==Clinical Features==
 +
===History===
 +
*May complain of:<ref name="tint">Tintinalli JE, Kelen GD, Stapczynski JS, Ma, OJ, Cline DM, editors. Tintinalli’s Emergency Medicine. 7th ed. New York: McGraw-Hill; 2011. 763, 1037, 1546</ref><ref name="rosen">Marx JA, Hockberger RS, Walls RM, et al., eds. Rosen's Emergency Medicine: Concepts and Clinical Practice. Philadelphia, PA: Mosby/Elsevier; 2013</ref>
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*''[[Diplopia]]'' (frequent complaint) upon attempting lateral gaze and ''esotropia'' at rest
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**May have a ''head turn'' to help correct their diplopia
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*[[Vision loss]]
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*[[Hearing loss]]
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*Symptoms of [[vasculitis]], most commonly [[giant cell arteritis]] (headache, tenderness of the scalp, jaw claudication, reduced visual acuity, tinnitus, fever_
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*+/- history of [[diabetes]], [[hypertension]], [[stroke]], [[fever]], and [[headache]]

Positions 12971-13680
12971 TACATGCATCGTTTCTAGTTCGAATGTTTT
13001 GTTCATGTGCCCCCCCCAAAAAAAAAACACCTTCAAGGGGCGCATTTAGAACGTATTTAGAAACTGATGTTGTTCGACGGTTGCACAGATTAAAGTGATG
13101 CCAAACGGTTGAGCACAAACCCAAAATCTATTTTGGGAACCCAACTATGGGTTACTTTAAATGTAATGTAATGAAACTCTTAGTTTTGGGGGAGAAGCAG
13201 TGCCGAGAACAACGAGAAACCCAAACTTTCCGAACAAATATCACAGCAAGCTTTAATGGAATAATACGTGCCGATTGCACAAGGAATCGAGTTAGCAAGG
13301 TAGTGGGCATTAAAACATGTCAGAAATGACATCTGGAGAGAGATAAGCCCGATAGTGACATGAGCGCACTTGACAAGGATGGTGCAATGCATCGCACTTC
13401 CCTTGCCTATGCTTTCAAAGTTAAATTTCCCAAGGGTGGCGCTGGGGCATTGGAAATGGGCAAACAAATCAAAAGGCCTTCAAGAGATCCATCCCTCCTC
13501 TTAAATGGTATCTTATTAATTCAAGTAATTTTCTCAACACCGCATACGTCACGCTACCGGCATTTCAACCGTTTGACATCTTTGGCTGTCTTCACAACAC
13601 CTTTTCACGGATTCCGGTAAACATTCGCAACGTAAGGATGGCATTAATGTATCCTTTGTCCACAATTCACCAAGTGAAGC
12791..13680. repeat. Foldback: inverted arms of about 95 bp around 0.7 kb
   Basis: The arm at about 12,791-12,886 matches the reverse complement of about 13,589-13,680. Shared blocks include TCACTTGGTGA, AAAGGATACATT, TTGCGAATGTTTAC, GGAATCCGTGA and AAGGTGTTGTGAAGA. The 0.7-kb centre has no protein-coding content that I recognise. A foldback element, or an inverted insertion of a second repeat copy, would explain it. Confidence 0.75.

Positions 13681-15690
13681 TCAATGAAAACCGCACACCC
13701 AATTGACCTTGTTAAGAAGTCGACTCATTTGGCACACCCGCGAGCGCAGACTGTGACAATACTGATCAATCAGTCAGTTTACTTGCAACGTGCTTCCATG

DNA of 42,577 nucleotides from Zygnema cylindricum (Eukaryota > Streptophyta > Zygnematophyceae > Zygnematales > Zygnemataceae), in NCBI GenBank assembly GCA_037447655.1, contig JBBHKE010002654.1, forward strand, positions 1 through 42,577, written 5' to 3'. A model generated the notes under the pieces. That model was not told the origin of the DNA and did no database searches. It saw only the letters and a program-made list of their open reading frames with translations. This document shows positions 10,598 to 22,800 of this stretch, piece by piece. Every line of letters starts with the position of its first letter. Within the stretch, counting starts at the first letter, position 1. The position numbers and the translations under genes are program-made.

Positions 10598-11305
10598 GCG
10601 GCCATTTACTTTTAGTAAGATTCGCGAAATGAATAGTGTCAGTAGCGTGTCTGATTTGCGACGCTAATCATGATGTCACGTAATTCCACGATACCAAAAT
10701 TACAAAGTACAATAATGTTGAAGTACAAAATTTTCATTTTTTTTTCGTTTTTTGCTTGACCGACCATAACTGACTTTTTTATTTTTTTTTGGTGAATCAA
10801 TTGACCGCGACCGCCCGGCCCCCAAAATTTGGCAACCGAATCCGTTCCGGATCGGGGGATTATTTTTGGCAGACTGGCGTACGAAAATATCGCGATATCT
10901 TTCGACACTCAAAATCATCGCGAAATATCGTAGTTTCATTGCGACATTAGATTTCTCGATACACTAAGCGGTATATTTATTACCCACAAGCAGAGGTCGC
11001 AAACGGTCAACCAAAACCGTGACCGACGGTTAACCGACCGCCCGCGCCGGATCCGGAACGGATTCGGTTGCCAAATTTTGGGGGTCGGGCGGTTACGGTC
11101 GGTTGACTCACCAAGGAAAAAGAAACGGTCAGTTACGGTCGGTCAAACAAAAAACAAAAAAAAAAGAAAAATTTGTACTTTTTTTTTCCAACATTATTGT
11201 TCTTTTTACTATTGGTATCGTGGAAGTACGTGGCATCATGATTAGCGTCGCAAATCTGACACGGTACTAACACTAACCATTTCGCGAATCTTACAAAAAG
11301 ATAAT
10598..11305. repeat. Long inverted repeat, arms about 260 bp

Patients with a CN VI palsy frequently present with diploplia and esotropia.
+
===Examination===
 +
*Excluding paresis of the other cranial nerves
 +
*Check ocular muscle movements
 +
*Check for papilledema
 +
*Test pupillary response
 +
*Test ocular motor nerves (CN III, IV, and VI)<ref name="oph">Yanoff M, Duker JS. Opthalmology. Mosby International Ltd; 2013</ref><ref name="eye">Gerstenblith AT. The Wills Eye Manual: Office and Emergency Room Diagnosis and Treatment of Eye Disease. Lippincott Williams and Wilkins</ref>
 +
**Trace a full H-pattern with finger and have the patient follow the finger only with their eyes
 +
**Patients with abducens nerve palsy are unable to move the affected eye laterally
 +
**In order to avoid diplopia, patients will turn their heads away from the lesion so that both eyes are looking sideways
 +
**Check deep tendon reflexes and strength to exclude corticospinal tract involvement